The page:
Some people will have difficulty getting used to the long passages with opera-voices and choir and the mostly sacred atmosphere won’t be to everyone’s liking either.
With “Mythodea” Vangelis clearly moves into a more classically oriented direction and, after having done so much already and maybe not having much if anything left to prove anymore, tries his hand at a piece of music of larger proportions and different instrumentation. Elements like the symphonic, vocal and philosophical could always be found in his work, but invariably in the context of his own self-produced and relatively short pieces of music.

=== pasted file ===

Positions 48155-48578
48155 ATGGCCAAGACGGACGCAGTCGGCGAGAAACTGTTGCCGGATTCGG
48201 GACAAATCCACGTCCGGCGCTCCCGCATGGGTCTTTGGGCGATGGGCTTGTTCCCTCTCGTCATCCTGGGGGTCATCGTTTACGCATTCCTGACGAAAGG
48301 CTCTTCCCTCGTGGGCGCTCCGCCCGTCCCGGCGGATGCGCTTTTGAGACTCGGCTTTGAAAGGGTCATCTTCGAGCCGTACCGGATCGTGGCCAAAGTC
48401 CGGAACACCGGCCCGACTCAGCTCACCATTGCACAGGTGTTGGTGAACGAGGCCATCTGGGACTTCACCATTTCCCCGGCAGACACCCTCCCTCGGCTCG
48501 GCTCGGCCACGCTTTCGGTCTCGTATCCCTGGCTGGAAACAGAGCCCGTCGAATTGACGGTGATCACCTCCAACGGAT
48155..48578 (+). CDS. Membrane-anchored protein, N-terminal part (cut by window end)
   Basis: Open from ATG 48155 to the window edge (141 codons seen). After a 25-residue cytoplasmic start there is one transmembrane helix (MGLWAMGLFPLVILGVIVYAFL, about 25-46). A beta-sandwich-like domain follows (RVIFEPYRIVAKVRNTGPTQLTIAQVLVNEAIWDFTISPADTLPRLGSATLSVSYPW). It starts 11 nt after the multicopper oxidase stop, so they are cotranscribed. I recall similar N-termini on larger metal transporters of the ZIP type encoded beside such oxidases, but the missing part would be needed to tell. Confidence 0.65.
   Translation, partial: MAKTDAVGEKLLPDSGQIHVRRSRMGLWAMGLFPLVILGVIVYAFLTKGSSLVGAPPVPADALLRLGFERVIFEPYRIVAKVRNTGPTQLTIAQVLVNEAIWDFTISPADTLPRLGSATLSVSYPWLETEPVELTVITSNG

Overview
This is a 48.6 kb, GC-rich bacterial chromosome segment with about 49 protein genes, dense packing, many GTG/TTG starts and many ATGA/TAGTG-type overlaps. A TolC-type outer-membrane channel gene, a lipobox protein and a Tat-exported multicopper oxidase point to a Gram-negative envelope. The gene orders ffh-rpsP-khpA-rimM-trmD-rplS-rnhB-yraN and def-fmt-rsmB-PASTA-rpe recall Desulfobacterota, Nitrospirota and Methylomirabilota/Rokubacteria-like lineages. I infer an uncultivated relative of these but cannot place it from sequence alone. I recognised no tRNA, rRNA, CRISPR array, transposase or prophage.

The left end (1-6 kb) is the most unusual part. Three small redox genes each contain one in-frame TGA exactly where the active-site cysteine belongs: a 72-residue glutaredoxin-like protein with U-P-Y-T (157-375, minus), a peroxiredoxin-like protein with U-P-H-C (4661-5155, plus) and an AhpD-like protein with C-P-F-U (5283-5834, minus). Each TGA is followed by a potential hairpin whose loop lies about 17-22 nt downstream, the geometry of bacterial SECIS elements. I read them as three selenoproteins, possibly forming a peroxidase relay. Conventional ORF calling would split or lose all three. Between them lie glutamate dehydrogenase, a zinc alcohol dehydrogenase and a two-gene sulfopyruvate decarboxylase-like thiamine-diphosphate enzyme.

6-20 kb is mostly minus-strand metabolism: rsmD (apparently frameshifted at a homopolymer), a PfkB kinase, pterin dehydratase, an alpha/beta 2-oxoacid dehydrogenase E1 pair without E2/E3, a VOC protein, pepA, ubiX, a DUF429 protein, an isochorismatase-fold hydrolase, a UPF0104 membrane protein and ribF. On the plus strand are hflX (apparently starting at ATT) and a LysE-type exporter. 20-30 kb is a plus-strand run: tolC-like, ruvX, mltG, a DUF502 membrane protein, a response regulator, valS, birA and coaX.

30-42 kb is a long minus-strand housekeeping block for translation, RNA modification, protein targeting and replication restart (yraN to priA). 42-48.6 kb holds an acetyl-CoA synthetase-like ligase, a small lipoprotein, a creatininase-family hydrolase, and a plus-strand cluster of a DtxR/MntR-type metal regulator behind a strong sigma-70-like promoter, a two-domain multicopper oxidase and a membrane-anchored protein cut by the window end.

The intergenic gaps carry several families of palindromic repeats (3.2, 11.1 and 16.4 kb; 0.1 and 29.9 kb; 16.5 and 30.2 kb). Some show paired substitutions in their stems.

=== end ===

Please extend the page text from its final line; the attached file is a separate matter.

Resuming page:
Never before did Vangelis leave the performance of one of his pieces so much to others as he does with this work – the parts he played during the 2001 concert and on the recorded album are quite minimal and pretty basic.
Among the large group of Vangelis fans who are not also classical music fans, this album seems certain to cause division. Most of them will probably have bought the album after so many years of inactivity by Vangelis in terms of releasing music and a decent number of those will undoubtedly be able to find something in it that appeals to them.
Review by : Vangelis Movements